Ask Amy: Why I don’t want my charming son here anymore


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DEAR AMY: My 30-year-old son returned to live at home from several states away.

He has a college degree and is handsome, charming and quick-witted.

Columnist Amy Dickinson (Bill Hogan/Chicago Tribune)
Columnist Amy Dickinson (Bill Hogan/Chicago Tribune) 

His former position with a well-known insurance company ended when the contract ran out.

Initially I thought he would be living at home for two or three weeks, but we have now hit 12 weeks.

DEAR AMY: I’m responding to the question from “Kathy in Colorado,” who was shocked when she and her friend were asked to vacate their table at a cafe to make room for other customers.

When we retired a few years ago, my husband and I started taking trips. We often stop for coffee in small towns.

In one cute little Vermont college town, a well-frequented cafe had signs above the tables, basically saying: “Please use for up to two hours” or “Please stay no longer than 30 minutes” — something to that effect.

We were in this town for several days, and noticed people engaged in what seemed to be lengthy conversations, or studying with their laptops at the “long-use” tables, while others enjoyed coffee and bagels at the “short” ones.

The cafe owners were smart — they had their long-use tables in the front window, so it seemed that it was a busy place (even when the rest of the place might be relatively empty).

In small Iowa towns, a large, round, re-purposed wooden dining-room table is frequented by the “regulars,” with chairs pulled up as needed. There are smaller booths or tables as well.

It is so fun visiting these small towns — strangers are immediately spotted, and if we tell them we are taking tombstone pictures, pretty soon we hear stories of local tiny cemeteries and old pioneer times.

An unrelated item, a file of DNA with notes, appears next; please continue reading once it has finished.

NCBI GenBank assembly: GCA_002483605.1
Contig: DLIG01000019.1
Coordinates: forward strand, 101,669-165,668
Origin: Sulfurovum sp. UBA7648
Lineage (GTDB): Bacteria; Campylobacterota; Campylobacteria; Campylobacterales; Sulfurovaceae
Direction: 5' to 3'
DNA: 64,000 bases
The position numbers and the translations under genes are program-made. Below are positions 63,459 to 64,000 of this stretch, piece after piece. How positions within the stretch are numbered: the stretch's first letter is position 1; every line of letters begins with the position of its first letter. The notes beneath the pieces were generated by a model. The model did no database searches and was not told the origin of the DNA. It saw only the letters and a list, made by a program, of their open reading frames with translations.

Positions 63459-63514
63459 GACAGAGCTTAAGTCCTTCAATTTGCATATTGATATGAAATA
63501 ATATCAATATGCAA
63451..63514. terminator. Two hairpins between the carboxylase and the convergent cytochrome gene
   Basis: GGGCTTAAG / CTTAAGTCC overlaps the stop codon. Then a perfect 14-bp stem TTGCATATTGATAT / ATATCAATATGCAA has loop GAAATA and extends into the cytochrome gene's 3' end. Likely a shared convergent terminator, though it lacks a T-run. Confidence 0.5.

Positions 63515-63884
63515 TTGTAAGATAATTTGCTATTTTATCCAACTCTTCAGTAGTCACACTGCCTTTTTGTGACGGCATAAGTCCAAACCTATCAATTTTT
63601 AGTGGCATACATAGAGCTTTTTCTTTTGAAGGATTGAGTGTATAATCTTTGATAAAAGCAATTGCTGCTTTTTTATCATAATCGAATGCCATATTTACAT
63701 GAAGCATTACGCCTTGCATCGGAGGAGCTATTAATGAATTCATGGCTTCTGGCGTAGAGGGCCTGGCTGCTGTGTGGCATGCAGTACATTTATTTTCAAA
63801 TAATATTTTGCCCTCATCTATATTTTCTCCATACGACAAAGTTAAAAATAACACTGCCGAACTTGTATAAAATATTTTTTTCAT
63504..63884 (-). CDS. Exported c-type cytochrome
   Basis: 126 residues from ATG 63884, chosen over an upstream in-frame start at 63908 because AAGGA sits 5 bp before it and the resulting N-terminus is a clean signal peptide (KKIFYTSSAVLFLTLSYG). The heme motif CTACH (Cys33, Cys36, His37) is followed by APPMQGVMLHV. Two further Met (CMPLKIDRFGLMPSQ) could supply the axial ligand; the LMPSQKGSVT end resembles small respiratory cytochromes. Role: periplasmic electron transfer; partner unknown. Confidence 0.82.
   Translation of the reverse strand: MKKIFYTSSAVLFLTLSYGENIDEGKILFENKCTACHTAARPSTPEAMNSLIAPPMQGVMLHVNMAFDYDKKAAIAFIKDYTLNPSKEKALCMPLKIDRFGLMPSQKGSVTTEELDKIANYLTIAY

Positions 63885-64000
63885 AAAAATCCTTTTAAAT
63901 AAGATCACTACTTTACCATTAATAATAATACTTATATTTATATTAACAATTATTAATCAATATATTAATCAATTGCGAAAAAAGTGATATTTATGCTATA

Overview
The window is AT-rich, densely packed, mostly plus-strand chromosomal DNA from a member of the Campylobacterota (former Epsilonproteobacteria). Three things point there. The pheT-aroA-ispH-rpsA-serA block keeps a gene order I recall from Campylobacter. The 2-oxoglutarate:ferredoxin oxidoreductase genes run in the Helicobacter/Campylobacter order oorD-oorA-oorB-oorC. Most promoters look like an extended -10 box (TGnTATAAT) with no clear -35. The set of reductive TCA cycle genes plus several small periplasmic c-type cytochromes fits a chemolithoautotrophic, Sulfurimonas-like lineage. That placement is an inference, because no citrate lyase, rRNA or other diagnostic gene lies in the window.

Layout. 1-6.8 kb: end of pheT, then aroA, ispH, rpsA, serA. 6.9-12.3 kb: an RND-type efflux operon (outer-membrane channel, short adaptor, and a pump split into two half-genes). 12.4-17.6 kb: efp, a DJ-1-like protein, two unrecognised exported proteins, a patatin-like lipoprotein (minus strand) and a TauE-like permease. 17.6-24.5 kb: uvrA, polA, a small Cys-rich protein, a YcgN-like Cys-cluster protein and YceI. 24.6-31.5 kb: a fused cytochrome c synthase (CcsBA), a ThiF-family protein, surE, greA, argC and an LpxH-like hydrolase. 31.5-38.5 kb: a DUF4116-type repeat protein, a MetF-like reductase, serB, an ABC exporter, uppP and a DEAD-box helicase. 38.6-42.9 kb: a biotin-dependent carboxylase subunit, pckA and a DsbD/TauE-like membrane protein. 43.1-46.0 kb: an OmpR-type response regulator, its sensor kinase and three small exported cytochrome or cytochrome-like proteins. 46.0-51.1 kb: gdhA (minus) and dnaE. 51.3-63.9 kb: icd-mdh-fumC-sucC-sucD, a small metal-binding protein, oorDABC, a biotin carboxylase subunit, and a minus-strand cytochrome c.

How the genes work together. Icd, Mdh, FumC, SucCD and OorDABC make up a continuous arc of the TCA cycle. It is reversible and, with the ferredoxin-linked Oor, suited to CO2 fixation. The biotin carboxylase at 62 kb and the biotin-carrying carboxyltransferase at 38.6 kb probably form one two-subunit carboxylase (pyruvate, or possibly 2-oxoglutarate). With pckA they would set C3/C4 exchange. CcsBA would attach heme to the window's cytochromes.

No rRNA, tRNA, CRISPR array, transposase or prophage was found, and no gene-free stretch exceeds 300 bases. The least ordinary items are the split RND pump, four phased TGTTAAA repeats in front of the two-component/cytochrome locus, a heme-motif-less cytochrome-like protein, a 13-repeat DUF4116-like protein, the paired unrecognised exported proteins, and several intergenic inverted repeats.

When we’re home, we read your column in Blair, Nebraska.

Small Town Tourists

Think that’s interesting? How about this:

DEAR TOURISTS: Like you, I have an abiding love of small towns. (I currently live in the town where I grew up, which has a population of 540). I like the solution these cafes have arrived at regarding “long-use” tables, and enjoy picturing old friends gathering and sipping their coffee. This probably wouldn’t work in higher-volume restaurants, which is one more reason to stay small and local.

Regarding your fascinating hobby of photographing tombstones — what a wonderful way to discover and chronicle history!

DEAR AMY: Hooray for your practical and wise answer to “A Lot to Handle,” the parents who were basically enabling their adult son’s drug addiction. It is so hard to detach from another’s addiction, while still remaining concerned and involved.

Family with Addiction

DEAR FAMILY: Concerned family members need to make a choice to lovingly detach, and to only support recovery.

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